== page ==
|Blacks, Hispanics Dip At Top NY High Schools||Bibi Rallies Israel|
by Christopher Chantrill
August 21, 2006 at 12:03 pm
MILITARY EXPERT Edward N. Luttwalk has always enjoyed being a contrarian, sometimes annoyingly so.
Now that everyone is talking about the defeat of Israel in the Lebanon war, Luttwalk proposes that in retrospect it wont seem so bad. He illustrates his points with comparisons to 1973 when it seemed that Israel was almost overrun by the Syrians and the Egyptians.
For one thing, the Hezbos did not fight as well as the Egyptians in 1973. For another, Israel stopped the advance of the Arabs in 1973 the moment that it got its army formations fully mobilized. Immediately upon full mobilization of the reserves it found that it could go on the offense.
Hezbollah, he writes, did not fight that well. You can tell that by the very low casualties suffered by Israel.
When an IDF company attacked the mountain town of Bint Jbail, losing eight men in one night, that number was perceived in Israel - and broadcast around the world - as a disastrous loss.
Many a surviving veteran of the 1943-1945 Italian campaign must have been amazed by this reaction. There too it was one stone-built village and hilltop town after another, and... a company that went against them would consider the loss of only eight men as very fortunate.
And the Hezbo rocketeers were unable to fire off their rockets in concentrated barrages that might have led to hundreds of Israeli civilian casualties.
In a way, Hezbollahs position as an unrecognized armed community has given it an enormous benefit, because it operates in the shadows in Lebanon. But the closer it comes to a nation-state actor the more it becomes responsible for the safety and security of the people in southern Lebanon, and the more it will find its actions and options constrained by its status as an official government.|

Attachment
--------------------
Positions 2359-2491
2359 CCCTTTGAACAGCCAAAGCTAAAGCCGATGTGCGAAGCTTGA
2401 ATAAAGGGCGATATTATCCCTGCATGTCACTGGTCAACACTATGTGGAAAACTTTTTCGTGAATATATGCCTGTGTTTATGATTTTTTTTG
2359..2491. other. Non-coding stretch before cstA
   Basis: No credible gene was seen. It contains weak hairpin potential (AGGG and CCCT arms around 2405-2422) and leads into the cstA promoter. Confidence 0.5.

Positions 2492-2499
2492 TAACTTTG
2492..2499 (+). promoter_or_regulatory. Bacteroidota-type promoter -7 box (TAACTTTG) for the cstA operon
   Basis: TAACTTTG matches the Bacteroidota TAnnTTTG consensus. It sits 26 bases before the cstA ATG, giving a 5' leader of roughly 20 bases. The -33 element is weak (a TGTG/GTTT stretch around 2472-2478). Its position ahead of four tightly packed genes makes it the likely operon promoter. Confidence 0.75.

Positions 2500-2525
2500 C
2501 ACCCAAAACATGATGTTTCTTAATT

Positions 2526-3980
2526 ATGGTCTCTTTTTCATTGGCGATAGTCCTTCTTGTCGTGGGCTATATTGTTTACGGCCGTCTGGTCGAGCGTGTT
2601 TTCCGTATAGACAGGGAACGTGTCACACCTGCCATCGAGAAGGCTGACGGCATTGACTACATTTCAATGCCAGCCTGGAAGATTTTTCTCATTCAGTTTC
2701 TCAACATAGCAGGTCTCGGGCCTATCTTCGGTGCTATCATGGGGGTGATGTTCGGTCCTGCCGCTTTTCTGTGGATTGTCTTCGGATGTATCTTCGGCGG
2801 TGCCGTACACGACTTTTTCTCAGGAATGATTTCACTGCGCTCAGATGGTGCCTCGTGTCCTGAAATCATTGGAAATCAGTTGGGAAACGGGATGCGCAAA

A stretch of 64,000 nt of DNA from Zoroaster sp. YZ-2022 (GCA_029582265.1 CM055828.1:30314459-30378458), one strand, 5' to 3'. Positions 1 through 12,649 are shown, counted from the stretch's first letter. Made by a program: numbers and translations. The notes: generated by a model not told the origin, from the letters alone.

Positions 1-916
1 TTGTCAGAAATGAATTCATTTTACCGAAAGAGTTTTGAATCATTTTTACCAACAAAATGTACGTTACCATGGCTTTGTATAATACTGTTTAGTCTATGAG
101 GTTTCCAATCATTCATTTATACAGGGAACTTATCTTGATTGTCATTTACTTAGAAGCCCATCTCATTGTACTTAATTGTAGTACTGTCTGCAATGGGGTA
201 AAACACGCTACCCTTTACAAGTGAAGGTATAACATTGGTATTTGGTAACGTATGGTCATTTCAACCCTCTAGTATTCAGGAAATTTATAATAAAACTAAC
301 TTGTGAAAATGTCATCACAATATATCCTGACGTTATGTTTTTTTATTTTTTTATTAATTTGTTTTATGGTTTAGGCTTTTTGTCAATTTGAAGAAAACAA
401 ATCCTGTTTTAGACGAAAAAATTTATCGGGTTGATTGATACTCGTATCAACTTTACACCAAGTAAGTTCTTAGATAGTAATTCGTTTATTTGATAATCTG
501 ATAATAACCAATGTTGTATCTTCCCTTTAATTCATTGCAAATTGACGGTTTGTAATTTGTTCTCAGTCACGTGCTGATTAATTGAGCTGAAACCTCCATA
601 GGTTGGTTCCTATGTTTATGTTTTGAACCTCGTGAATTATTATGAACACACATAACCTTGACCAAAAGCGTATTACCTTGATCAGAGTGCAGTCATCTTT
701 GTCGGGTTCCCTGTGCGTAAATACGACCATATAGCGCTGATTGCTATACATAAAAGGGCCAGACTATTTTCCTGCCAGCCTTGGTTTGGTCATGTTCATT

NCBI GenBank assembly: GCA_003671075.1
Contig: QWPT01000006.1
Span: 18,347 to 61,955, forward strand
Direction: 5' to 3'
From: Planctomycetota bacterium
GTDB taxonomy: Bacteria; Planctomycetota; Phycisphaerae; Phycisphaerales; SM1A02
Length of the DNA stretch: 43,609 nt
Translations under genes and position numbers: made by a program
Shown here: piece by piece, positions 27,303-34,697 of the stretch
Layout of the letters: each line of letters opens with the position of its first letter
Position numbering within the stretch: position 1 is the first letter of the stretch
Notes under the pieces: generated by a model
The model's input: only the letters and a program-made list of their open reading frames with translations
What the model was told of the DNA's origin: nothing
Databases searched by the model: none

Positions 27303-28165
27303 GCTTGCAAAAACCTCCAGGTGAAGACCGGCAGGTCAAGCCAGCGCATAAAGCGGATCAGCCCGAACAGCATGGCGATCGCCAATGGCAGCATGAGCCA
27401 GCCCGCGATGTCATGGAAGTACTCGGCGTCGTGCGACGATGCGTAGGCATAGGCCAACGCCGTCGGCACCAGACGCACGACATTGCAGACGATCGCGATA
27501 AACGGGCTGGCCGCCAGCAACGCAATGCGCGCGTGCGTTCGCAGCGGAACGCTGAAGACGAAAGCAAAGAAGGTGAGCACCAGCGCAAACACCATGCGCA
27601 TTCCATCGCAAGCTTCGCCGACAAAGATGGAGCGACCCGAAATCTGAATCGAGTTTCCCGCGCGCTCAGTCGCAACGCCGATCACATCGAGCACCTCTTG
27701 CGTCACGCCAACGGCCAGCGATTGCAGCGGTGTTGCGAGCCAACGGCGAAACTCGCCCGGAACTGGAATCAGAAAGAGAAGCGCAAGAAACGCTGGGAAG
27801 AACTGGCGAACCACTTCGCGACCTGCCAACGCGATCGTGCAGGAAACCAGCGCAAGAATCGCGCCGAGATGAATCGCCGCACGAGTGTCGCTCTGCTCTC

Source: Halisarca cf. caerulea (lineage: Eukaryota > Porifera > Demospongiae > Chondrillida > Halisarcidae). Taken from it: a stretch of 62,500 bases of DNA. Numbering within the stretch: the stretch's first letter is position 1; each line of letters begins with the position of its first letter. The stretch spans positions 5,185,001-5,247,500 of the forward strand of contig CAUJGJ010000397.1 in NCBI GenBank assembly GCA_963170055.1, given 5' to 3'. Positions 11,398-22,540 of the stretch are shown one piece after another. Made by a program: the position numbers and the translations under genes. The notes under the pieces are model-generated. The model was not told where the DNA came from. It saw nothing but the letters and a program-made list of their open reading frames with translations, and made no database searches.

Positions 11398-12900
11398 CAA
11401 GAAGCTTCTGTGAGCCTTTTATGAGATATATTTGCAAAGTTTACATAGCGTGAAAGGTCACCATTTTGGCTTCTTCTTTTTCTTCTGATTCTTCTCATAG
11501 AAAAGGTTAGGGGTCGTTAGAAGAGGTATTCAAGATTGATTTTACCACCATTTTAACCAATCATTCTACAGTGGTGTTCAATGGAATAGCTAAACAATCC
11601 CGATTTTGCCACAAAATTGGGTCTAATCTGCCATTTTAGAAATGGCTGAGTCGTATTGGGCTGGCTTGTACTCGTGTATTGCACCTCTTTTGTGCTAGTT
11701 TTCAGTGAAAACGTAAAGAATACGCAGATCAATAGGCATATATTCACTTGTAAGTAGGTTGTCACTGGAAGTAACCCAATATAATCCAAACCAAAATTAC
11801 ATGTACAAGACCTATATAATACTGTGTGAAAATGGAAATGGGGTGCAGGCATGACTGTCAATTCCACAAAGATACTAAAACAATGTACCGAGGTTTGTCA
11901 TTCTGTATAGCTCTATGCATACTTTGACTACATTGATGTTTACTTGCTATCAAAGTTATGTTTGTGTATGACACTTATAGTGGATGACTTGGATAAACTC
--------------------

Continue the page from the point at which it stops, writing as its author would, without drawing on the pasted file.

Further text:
[The Axial Age] highlights the conception of a responsible self... [that] promise[s] man for the first time that he can understand the fundamental structure of reality and through salvation participate actively in it.
Robert N Bellah, "Religious Evolution", American Sociological Review, Vol. 29, No. 3.
[To make] of each individual member of the army a soldier who, in character, capability, and knowledge, is self-reliant, self-confident, dedicated, and joyful in taking responsibility [verantwortungsfreudig] as a man and a soldier. — Gen. Hans von Seeckt
MacGregor Knox, Williamson Murray, ed., The dynamics of military revolution, 1300-2050
Civil Societya complex welter of intermediate institutions, including businesses, voluntary associations, educational institutions, clubs, unions, media, charities, and churchesbuilds, in turn, on the family, the primary instrument by which people are socialized into their culture and given the skills that allow them to live in broader society and through which the values and knowledge of that society are transmitted across the generations.
Francis Fukuyama, Trust
[W]hen I asked a liberal longtime editor I know with a mainstream [publishing] house for a candid, shorthand version of the assumptions she and her colleagues make about conservatives, she didn't hesitate. Racist, sexist, homophobic, anti-choice fascists, she offered, smiling but meaning it.